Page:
Last year, it was ‘Lauren’ who came under fire for her approach to interior design, which included turning books around so their spines were not visible on a bookshelf to ‘keep the look neutral’.
This year, there is a new culprit, with an article in The Times introducing another interior look in which the covers are ripped off books ‘In order to create a more restful atmosphere in the library’.
Predictably, book lovers were outraged, describing the designers as ‘numbnuts’ and ‘monsters’, and the room as a crime scene.
Venting his outrage on Twitter, Jim Hanner (@jimhanner) wrote ‘Imagine how many toilet rolls you could buy for £40 and how much more uniform they would look on the shelves’
I think that Jim touches on the reason why book lovers are so annoyed by trends in which books are used as interior design features, but in a way that ignores the intrinsic and individual beauty of the book, instead trying to make it appear uniform. In taking away the book’s character, to be replaced by a ‘muted’ look, the book’s beauty is rejected in favour of a design aesthetic, and in this way devaluing the book. It might as well be a toilet roll.
These designers are not even pretending that the reason they have books is that they like reading (unlike any self respecting but time poor reader who hasn’t picked up anything apart from the the April 2015 issue of Woman’s Day in the dentist’s waiting room for the past six months, but whose copy of War and Peace is displayed prominently in their living room).
While I share the opinions of those who are enraged by the travesty of ripping the covers from books, don’t think this means that I don’t appreciate the aesthetics of bookcases. I write this as someone whose adores bookcases as interior design feature. My own bookcase is my favourite part of my house (the bath comes a close second), not just for its convenience in holding all my family’s books. It is both public and personal, offering insight into my family’s history and interests, and as a statement of our love of books. It holds so many memories, as well as the prospect of future reads. But I also think it looks good.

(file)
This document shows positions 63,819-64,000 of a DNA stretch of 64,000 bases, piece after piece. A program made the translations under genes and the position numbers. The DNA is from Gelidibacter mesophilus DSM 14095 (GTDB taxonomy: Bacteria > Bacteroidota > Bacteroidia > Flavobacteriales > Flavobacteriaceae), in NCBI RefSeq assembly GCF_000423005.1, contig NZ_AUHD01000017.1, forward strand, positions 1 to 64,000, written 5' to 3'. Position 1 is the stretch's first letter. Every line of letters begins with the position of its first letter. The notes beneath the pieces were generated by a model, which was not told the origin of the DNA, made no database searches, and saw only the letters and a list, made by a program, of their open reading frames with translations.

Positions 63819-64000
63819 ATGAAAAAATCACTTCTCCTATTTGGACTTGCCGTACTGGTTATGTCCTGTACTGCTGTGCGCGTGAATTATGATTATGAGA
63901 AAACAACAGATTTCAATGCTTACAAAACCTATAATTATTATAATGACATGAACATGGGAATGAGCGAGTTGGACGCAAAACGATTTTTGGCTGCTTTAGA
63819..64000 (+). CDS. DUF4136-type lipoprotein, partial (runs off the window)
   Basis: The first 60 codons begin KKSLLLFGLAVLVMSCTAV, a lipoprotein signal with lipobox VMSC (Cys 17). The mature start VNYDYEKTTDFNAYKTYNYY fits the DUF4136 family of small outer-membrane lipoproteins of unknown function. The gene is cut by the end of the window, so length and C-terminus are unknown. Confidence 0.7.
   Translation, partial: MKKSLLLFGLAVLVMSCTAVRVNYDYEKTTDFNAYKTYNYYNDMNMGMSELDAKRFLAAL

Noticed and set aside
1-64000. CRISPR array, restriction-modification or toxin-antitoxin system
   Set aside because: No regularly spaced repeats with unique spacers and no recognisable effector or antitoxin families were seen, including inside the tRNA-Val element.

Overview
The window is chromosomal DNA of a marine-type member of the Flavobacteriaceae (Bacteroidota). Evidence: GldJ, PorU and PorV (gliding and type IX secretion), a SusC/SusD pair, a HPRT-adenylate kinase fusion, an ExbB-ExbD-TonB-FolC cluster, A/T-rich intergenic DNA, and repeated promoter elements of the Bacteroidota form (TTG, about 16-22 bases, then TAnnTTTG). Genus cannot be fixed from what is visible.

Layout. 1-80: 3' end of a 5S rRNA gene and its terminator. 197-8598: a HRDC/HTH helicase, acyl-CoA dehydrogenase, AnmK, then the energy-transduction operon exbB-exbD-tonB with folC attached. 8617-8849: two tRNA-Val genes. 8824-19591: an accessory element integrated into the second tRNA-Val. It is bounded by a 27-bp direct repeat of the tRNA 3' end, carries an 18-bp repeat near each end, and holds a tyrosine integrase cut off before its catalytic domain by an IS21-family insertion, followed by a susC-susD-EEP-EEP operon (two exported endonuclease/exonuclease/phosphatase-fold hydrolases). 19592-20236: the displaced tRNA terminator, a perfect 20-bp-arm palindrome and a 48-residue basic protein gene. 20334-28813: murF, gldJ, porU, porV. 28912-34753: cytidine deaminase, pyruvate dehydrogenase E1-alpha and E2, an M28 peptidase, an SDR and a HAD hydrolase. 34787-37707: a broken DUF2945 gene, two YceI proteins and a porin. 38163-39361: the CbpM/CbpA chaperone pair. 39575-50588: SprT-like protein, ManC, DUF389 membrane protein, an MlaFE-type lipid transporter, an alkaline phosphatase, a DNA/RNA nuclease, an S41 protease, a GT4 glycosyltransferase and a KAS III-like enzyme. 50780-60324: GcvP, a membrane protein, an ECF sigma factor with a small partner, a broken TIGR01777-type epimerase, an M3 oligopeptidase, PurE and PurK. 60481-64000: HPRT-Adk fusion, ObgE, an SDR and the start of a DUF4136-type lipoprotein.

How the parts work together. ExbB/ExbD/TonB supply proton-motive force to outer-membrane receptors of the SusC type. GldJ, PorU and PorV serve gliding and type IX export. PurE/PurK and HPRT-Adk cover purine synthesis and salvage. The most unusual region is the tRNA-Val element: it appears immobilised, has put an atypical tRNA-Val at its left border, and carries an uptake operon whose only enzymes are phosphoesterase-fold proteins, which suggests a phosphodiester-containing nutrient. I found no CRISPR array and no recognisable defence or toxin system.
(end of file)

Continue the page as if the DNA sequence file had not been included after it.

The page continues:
In other people’s houses, I also love to see books on display, and to wander along the shelves to see if there is something that I have also loved so we can reminisce about reading it. It doesn’t need to be literary fiction or a virtuous classic – we might laugh about our absolute lack of success using Tizzy Hall’s Save Our Sleep, or about our collection of Lonely Planet guides collected during our backpacking days.
I remember visiting a house formerly owned by late author Peter Temple, and falling in love with its entryway, which featured an arched bookcase. What a way to welcome guests.
The designers who have angered bibliophiles by facing books backwards or ripping off covers are right in that books add texture to a room; they are a personal touch and offer insight into those who live there. However, by removing their covers or facing them backwards, they are creating a fiction and removing any sense of authenticity from the library. They don’t understand that the beauty of the book is in the value of what lies within, not its the various shades of cream and beige of its pages.
In a way, the trend for arranging bookshelves in this way is akin to displaying fake indoor plants , which create an impression of greenery where there is only plastic. Just as is the case with coverless or spineless books, I find that there is something unsettling about fake plants, like they are some kind of trick. And while we’re at it, what about those huge fake lashes …
When a designer removes the individuality from a book by ripping off a cover or facing it backwards on a shelf, they are creating an aesthetic that is far more likely to enrage than calm.